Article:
Newly-confirmed EPA administrator Scott Pruitt clearly stated on Friday that he intends to roll back the Obama administration's clean power plan that regulated emissions from old, dirty power plants
Pruitt filed many lawsuits against the EPA under Obama on behalf of the fossil fuel industry while he was the attorney general of Oklahoma, so we know what his true motives are, but his stated motive should be hilarious to anyone who has paid the slightest bit of attention.
Pruitt told the Wall Street Journal on Friday that he expects to quickly withdraw both the Clean Power Plan and the Waters of the United States Rule, the Obama administration’s attempt at clarifying the EPA’s regulatory authority under the Clean Water Act.
“There’s a very simple reason why this needs to happen: Because the courts have seriously called into question the legality of those rules,” Pruitt said.
Pruitt was among the group of state attorneys general who sued the Obama administration in an effort to block the Clean Power Plan, but they more or less defeated themselves.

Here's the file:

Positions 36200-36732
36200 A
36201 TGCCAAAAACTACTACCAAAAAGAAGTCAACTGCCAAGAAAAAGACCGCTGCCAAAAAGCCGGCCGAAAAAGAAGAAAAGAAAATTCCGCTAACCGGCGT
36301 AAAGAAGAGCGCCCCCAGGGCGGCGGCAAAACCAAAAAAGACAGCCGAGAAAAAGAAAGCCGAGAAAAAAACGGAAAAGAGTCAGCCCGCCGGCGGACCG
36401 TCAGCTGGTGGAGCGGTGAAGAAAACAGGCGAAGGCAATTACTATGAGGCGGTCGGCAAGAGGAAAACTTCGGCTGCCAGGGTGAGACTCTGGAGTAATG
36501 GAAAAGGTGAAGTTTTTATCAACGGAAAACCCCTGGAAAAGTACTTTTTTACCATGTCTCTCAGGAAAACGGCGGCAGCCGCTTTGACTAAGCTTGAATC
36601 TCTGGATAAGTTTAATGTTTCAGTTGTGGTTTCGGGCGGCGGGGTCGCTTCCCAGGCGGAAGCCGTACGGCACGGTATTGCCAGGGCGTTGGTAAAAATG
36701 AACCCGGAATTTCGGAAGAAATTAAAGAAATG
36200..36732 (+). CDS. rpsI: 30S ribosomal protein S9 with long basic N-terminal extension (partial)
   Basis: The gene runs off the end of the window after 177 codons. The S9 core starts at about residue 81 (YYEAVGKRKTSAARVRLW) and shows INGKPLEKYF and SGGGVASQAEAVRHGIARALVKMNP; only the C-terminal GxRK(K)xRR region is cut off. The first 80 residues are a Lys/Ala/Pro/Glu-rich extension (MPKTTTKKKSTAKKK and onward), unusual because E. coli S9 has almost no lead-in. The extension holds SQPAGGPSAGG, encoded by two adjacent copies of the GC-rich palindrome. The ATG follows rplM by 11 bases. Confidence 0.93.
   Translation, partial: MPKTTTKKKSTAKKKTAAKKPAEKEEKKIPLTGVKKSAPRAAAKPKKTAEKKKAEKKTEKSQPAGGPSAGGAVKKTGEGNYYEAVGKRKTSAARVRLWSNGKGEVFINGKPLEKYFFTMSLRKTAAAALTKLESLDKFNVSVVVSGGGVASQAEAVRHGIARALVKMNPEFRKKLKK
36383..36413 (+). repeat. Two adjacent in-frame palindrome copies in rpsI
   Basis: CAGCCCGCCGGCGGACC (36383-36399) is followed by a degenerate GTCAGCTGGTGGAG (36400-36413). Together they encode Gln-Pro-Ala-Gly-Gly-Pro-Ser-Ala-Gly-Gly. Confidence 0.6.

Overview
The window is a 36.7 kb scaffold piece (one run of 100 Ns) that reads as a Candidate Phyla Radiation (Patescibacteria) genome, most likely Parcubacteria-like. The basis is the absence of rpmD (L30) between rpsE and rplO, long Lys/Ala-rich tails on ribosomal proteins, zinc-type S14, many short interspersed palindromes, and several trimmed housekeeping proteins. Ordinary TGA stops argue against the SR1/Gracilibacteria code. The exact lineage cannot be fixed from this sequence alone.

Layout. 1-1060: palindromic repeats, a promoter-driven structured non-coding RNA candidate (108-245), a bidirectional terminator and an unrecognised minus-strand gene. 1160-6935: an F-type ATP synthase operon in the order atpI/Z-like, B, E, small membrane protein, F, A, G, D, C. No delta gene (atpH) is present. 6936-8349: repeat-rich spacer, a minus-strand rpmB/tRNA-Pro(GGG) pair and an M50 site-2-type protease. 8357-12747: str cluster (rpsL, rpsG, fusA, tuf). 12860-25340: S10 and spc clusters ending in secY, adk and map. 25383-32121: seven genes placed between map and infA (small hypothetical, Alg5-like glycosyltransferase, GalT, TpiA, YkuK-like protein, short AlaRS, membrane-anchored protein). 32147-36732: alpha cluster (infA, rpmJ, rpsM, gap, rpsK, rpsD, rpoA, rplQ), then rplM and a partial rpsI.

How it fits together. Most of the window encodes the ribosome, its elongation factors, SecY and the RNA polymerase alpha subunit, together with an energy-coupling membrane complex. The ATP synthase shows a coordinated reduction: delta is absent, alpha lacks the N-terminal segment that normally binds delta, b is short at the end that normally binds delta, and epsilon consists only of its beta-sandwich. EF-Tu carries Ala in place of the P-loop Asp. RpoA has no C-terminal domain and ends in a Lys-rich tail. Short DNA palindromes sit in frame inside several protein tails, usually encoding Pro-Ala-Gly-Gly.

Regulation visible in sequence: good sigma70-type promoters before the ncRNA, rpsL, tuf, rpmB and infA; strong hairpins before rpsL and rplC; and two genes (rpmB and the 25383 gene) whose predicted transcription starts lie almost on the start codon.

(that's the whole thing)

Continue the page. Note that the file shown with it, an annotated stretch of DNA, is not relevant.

You may recall that the court ruled against Pruitt and the others because they filed a lawsuit to stop a regulatory regime that wasn't even drafted or implemented yet. A new lawsuit filed after the regulations were actually finalized is currently lingering in court.
To heighten the absurdity of their dubious legal challenges and Pruitt's recent statements, the energy industry in many states including those who participated in lawsuits against the Obama administration have already moved forward toward a cleaner future because it's in their own best economic interest to do so.
Killing the Clean Power Plan won't resurrect the coal industry or create jobs, it will simply extend the already-ancient lifespan of existing coal-fired plants that will no longer have to comply with new federal regulations. It will further endanger the lives and well-being of people who live near dirty power plants while providing no economic benefit to them.
This will benefit the bottom line of fossil fuel companies, no one else. If they're not required to renovate dirty plants, the savings will not be passed on to employees, customers, or state coffers; it will pad the company's books.